Top Reviewer Ranking: 6,589
Helpful votes received on reviews: 85% (272 of 319)
Location: Suffolk uk
Birthday: 22 Nov
In My Own Words:
Quirky eccentric female with eclectic tastes and excellent verbal skills

politics, film, modern novel, history, travel, French language antique jewellery, art


Top Reviewer Ranking: 6,589 - Total Helpful Votes: 272 of 319
The Christmas Letters: The Ultimate Collection of &hellip by Simon Hoggart
1 of 1 people found the following review helpful
I don't send Christmas Round Robins myself and experience teeth gnashing, blind fury when I receive one from smugsters who think I care about their wretched lives. They are always from people you haven't seen for years or even, in some cases, ever, if you cared about them you would know how wonderful their lives are without being told because you would see them from time to time or at least call!

So the world is divided into two camps, those who send and those who receive. If you form part of the unwilling latter I suggest you forward this book, anonymously if you like, to the senders of the most hateful annual diatribes. Maybe they will then try and cease their horrible self… Read more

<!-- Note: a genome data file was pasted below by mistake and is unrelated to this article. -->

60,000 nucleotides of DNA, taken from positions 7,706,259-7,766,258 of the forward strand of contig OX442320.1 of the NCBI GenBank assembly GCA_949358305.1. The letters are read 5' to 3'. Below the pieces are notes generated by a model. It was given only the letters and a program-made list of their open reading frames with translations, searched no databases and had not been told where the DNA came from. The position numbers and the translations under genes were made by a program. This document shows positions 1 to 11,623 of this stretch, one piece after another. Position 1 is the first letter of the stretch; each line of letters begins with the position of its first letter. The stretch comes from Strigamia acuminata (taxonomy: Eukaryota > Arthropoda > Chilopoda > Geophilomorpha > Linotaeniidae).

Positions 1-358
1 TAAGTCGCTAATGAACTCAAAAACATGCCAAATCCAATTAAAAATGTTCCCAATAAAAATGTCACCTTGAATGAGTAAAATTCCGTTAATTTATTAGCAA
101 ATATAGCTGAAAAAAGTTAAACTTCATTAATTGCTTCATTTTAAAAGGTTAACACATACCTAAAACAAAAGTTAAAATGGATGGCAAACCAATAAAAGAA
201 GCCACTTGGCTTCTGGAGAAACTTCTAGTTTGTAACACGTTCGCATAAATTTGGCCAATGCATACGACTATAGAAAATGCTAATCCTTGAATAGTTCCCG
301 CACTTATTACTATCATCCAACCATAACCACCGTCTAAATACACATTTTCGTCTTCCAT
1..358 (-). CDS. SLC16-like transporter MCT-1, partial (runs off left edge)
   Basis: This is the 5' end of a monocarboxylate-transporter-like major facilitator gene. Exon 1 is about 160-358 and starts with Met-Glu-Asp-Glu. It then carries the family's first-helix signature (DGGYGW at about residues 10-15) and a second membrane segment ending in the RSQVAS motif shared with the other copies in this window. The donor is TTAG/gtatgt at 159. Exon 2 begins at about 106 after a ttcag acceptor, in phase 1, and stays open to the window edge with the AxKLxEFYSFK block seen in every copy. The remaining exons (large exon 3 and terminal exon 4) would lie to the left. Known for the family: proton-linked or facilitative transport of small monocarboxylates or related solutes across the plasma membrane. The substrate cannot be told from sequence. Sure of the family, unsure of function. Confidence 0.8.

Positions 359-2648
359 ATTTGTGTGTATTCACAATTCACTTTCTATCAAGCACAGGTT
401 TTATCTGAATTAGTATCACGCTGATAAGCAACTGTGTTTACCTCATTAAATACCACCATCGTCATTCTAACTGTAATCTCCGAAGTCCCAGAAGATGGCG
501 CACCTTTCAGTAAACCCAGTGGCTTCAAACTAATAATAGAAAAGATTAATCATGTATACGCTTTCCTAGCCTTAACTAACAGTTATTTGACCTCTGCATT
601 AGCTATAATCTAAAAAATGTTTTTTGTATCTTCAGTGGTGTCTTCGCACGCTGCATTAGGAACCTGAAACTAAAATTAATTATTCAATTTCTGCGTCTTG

No Man's Nightingale: (A Wexford Case) by Ruth Rendell
8 of 13 people found the following review helpful
I opened this with trepidation, would it be a turkey like the dreadful St Zita Society? Would the return of Wexford be as ill advised as his appearnce in The Vault?

The answer is, though this is damning with faint praise, that is is a good deal better than either of these two novels.

Here Wexford is back in Kingsmarkham 'helping' the now elevated Superintendant Burden in a role described as 'Crime Solutions Advisor.' Swallowing that is pretty hard and one can think of many reasons why such a thing would not be allowed but this scenario does have more of a ring of possibility than the previous idea of having good old Reg as an advisor to the Met.

It seems… Read more
The Daughter Of Time by Josephine Tey
The Daughter Of Time by Josephine Tey
1 of 2 people found the following review helpful
I'm an older reader so I am familiar with Josephine Tey and her detective Alan Grant from my youth. Brat Farrar, another of her books is one of the best genuine mystery stories of all time.

This one is a lot different, Grant is laid up in hospital and bored witless. One of his visitors brings him some portraits to look at to pass the time and to feed Grant's interest in faces. He picks up a copy of the painting of Richard 111 still on view in The National Portrait Gallery and he is hooked. He sees a sensitive , thoughtful, gentle face. Can this be the evil man who, amongst numerous horrors, murdered the Princes in The Tower?

Enlisting the support of a young research… Read more